Medicare

Sebelius Touts Plan to Gut Health Care Cost Control Mechanism

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When President Obama pitched his health care plan, he promised that it would help reduce "the spiraling cost of health care in this country." His proposal, he said, was designed to address "the explosion in health care costs has put our federal budget on a disastrous path." What he neglected to mention was that one of the most touted benefits in ObamaCare actually ditched one of the country's few working health care cost control mechanisms: the coverage gap built into Medicare's prescription drug benefit. 

To be sure, the Medicare prescription drug benefit signed into law by President Bush in 2003 was a bad idea. But it could have been worse. Much worse. Unlike just about every other major government health program, Medicare Part D has cost significantly less—about 45 percent—than originally estimated.

One of the reasons why it cost so much less than expected was that it included some smart cost control mechanisms, including something referred to as "the donut hole." The donut hole was a gap in the program's prescription drug coverage levels: For each year, seniors enrolled in the program were required to pay the full cost of drugs once their personal prescription drug spending reached a specified dollar amount. Once a given senior's yearly spending reached about $4,550, Medicare's coverage would kick back in, and at a higher level: Below the donut hole's lower bound, Medicare paid for about two-thirds of drug costs. Once a senior broke through the donut hole, coverage would increase to 95 percent. But anything purchased in inside the gap in yearly drug spending wasn't covered at all.

She's practicing her glare.

The idea was to encourage both seniors and providers to think twice about running up bloated  prescription drug bills. On the low end, with ordinary drug purchases, seniors would get a subsidy. On the high end, for the seriously ill, they'd get an even larger subsidy. But moving from the low end up to the high end would require seniors to pay a few thousand dollars out of their own pocket, and thus discourage them from racking up drug expenses unecessarily.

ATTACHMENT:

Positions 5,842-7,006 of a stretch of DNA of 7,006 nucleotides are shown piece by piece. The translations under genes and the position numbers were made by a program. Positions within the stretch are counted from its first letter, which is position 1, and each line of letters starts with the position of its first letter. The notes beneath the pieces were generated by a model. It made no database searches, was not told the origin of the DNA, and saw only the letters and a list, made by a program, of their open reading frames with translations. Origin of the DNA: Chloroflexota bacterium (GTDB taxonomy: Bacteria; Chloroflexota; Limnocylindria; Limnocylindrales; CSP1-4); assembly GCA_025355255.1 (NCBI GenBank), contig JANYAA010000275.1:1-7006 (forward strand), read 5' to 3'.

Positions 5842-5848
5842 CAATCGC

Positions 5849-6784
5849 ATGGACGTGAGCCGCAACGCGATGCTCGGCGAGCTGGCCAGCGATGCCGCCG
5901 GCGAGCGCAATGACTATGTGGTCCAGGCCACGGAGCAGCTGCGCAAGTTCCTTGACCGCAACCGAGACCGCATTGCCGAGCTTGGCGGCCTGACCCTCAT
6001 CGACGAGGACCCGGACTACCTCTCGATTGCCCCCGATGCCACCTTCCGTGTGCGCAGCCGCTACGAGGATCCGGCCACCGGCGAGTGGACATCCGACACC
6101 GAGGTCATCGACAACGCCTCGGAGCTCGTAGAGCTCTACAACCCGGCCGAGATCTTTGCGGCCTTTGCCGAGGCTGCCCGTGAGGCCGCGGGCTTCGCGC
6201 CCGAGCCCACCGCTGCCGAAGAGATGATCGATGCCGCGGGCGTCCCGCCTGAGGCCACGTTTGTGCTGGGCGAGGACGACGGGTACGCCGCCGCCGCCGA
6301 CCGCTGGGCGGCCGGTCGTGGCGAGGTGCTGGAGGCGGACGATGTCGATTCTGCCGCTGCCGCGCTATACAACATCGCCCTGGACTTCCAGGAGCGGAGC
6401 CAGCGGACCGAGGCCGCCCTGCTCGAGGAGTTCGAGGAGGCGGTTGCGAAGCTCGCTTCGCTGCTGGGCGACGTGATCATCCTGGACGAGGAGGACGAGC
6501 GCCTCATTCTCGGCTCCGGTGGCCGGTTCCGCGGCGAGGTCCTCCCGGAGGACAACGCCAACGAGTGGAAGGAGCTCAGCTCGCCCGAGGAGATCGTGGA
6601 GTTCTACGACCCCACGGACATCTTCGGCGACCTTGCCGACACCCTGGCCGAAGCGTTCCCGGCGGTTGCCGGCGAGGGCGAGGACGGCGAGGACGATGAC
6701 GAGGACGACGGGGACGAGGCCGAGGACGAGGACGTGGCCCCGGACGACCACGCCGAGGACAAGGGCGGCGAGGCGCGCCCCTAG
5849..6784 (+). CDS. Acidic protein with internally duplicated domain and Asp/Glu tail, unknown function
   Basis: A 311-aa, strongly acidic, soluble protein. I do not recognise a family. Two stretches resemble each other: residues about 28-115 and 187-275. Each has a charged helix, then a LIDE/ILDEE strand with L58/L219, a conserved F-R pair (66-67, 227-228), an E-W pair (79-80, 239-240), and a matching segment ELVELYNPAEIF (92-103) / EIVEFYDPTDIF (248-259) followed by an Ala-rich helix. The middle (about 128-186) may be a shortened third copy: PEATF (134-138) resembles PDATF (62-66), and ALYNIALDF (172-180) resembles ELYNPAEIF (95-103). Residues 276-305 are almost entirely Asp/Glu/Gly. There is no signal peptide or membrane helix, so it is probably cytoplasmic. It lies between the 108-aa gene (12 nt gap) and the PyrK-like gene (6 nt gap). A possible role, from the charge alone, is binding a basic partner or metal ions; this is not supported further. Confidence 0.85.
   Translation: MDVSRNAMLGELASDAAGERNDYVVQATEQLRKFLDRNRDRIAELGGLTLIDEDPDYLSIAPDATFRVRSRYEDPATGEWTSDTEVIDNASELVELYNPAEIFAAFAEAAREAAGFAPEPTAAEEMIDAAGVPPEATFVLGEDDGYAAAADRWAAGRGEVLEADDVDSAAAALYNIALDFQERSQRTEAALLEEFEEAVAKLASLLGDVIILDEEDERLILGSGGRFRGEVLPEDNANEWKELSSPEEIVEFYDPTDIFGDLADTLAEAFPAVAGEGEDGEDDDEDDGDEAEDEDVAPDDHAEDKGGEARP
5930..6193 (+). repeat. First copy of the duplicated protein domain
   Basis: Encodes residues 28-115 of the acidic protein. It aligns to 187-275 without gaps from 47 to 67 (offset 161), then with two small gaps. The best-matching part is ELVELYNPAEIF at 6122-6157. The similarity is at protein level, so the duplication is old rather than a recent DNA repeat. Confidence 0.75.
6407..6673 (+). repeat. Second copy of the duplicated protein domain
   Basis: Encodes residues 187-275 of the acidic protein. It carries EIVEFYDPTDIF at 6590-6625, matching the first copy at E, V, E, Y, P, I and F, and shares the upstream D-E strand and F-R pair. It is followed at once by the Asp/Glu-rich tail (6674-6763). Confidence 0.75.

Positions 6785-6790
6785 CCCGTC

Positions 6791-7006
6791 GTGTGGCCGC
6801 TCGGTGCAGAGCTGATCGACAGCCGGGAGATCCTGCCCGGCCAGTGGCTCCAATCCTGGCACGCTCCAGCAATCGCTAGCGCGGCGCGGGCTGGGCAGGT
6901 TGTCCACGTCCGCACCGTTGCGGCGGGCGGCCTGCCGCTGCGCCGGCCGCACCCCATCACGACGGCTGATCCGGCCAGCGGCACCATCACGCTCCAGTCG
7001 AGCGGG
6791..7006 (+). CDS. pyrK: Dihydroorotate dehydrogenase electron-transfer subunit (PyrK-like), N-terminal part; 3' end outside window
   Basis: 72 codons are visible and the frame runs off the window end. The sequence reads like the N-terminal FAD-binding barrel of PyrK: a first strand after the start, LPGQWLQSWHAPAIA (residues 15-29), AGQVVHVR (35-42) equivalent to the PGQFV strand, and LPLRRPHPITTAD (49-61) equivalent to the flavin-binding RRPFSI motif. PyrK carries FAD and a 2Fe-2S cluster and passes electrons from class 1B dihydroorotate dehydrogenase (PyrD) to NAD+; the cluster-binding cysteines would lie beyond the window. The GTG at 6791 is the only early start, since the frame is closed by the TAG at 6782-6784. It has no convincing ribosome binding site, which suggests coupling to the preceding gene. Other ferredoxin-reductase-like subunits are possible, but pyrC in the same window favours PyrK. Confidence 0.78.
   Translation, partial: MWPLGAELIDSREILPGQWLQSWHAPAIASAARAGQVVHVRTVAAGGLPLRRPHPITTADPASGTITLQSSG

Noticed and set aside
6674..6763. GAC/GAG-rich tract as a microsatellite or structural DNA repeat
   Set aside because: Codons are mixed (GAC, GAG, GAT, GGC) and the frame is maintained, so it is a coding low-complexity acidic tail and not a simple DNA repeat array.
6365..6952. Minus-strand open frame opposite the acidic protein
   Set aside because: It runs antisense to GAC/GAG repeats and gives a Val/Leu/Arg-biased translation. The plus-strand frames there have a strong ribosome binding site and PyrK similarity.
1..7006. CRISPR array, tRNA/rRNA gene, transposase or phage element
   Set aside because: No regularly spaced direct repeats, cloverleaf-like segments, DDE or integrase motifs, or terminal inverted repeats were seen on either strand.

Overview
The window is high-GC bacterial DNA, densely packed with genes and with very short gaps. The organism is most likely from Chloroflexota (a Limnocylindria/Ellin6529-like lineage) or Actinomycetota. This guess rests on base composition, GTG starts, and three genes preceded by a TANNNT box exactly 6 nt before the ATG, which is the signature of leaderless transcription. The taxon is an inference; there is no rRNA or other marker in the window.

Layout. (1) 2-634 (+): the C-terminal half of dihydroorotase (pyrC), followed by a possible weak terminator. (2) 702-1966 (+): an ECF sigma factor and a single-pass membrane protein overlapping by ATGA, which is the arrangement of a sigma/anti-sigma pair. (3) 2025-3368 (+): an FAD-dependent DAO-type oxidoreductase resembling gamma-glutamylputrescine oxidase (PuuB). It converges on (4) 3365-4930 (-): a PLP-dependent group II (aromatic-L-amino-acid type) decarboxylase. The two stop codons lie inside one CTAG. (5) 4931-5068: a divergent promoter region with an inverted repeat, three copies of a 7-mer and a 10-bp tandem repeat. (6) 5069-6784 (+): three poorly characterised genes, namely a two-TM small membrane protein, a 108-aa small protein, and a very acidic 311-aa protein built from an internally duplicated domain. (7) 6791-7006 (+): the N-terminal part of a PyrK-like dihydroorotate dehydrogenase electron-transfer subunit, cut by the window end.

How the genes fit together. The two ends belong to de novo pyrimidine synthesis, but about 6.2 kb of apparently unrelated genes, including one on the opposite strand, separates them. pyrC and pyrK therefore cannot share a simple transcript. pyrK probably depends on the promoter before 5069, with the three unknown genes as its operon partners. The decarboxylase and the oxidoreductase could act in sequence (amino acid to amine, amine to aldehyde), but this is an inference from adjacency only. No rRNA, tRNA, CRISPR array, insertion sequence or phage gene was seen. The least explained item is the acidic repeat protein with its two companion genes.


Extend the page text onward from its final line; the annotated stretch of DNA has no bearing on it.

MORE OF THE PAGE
It was a not-bad idea that helped tame a bad program, and it almost certainly contributed to the program's lower-than-expected price tag.

It was also politically unpopular. And that's why ObamaCare's authors decided to get rid of it. It's also why Obama's Health and Human Services Secretary, Kathleen Sebelius, is touting the closing of the donut hole in today's Politico. Sebelius argues that the existence of the donut hole forces seniors to engage in "a terrible choice" about whether to spend up to $3,600 of their own money or forego prescription drugs. I guess it's not a terrible choice when the federal government money decides, as a matter of policy, to automatically shell out taxpayer money for those drugs instead?

Sebelius suggests that this will pave the way to "big savings," but fails to note that the likely outcome is actually higher prices for many prescription drugs. From a Washington Post report with the clarifying headline, "higher drug prices feared in 'donut hole' plan":

"There is legitimate concern that some manufacturers will steeply increase the price of drugs in order to offset the cost of the discount to the manufacturers at the expense of both consumers and the Medicare program itself," the Center for Medicare Advocacy and the Medicare Rights Center said in a letter to the agency that oversees the federal health insurance program.

…Some of the most expensive drugs taken by people in the doughnut hole face minimal competition from generics or brand-name alternatives, making them particularly susceptible to price inflation, said Brit Pim, vice president of government programs development at benefits manager Express Scripts. Those include "specialty medications" for complex diseases, he said.

This is ObamaCare's so-called "cost-control": politically motivated handouts that make prescription drugs more expensive while gutting one of the few policy mechanisms that's proven somewhat successful at restraining the health care spending we're already stuck with.